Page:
Does lead poisoning make you violent?

Tom Feilden
Science correspondent, Today

Published

It may sound fanciful, but a growing body of evidence seems to suggest there may be a link between violent crime and - no, not policing strategy, or sentencing reform, or even trends in drug abuse, but - exposure to lead.

Yes that's right, the base metal element lead, Pb, or more exactly the lead-based chemical compound Pb(CH2CH3)4 added to petrol to make car engines run more smoothly.

Research in America shows a strong correlation between the build up of lead in the environment and - some 20 years later - levels of violent crime.

Crucially the correlation persists even when the figures are adjusted for confounding factors like social deprivation and drug use, but what's really remarkable is that they even seem to reflect the speed at which lead additives in petrol were phased out.

In states and cities where additives were banned outright the subsequent drop off in violent crime was equally dramatic, but where lead was phased out over time criminality tailed off less abruptly.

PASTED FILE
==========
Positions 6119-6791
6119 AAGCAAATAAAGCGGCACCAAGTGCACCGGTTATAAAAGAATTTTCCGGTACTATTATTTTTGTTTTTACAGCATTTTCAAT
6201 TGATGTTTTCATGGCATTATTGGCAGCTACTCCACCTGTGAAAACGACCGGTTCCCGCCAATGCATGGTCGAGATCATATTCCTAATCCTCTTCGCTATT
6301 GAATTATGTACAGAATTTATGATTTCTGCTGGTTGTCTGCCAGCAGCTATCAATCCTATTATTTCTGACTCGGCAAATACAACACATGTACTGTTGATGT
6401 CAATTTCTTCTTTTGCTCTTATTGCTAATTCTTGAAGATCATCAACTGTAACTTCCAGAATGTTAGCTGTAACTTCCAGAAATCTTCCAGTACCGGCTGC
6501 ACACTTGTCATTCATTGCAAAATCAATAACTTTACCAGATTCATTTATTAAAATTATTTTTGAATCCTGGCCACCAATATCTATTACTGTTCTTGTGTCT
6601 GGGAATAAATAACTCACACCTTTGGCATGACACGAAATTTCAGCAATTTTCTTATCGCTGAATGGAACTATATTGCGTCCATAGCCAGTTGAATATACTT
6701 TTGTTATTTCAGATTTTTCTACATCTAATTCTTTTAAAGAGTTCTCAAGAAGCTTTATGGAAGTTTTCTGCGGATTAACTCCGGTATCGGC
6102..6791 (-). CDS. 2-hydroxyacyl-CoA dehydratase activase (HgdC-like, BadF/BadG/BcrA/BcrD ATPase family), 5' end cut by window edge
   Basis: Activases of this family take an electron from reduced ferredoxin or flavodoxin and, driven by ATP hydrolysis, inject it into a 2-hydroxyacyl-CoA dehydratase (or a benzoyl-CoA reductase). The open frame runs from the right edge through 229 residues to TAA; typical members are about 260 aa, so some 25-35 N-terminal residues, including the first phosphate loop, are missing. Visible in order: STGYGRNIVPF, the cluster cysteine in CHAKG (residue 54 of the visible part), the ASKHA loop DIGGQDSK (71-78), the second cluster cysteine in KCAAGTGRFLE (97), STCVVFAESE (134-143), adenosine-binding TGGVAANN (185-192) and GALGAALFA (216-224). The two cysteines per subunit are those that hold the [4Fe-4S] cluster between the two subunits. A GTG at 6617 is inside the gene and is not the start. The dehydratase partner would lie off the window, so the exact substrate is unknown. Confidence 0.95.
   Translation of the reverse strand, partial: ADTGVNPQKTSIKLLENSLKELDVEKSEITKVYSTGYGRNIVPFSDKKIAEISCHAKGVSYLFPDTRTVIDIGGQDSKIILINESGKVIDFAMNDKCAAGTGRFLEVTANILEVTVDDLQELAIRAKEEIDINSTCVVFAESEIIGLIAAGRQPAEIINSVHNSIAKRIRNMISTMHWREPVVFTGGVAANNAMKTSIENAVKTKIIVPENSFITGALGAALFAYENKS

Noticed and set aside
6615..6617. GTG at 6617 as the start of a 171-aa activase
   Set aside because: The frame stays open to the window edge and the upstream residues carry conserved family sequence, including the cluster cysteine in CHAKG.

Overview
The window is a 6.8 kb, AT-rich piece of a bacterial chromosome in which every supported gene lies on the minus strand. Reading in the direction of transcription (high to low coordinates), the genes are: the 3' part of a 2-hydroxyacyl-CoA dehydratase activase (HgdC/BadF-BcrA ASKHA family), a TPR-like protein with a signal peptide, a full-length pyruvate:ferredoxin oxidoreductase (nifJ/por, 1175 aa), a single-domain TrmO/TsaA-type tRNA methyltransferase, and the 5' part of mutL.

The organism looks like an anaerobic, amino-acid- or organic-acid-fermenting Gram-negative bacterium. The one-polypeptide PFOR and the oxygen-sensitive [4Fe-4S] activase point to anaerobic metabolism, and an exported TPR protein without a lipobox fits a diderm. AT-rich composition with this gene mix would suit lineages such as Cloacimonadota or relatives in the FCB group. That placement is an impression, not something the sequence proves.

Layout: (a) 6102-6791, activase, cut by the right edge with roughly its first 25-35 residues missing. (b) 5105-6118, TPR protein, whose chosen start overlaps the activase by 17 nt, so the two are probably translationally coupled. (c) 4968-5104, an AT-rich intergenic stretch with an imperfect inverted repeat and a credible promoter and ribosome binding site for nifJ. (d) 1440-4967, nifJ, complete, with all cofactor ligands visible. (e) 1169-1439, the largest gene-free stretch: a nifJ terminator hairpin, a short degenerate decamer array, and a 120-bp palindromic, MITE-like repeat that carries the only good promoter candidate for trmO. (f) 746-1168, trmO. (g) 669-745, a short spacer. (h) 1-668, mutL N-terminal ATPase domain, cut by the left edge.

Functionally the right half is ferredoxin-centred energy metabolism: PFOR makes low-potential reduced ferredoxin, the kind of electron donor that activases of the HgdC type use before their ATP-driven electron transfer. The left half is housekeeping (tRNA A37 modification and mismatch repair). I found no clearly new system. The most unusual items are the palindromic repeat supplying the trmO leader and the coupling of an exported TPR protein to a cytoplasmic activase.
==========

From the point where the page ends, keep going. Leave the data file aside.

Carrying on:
Of course correlation is not causality, but speaking on the Today programme this morning Alastair Hay, a professor of environmental toxicology at Leeds University, described the research as compelling.

"I'm very impressed with the studies that have been done. The authors have been very cautious and careful to exclude other factors associated with criminality, and the thing that stands out is this rise and fall in lead levels and a subsequent rise and fall in crime.

"It's very convincing."

There's plausibility here too. We've known for some time that lead is a potent neuro-toxin that can cause significant damage to a number of organs in the body, including the central nervous system, and can lead to behavioural problems in children. After all that's why it was banned in both paint and petrol in the first place.

So perhaps we shouldn't be so surprised to find it plays a significant role in violent crime.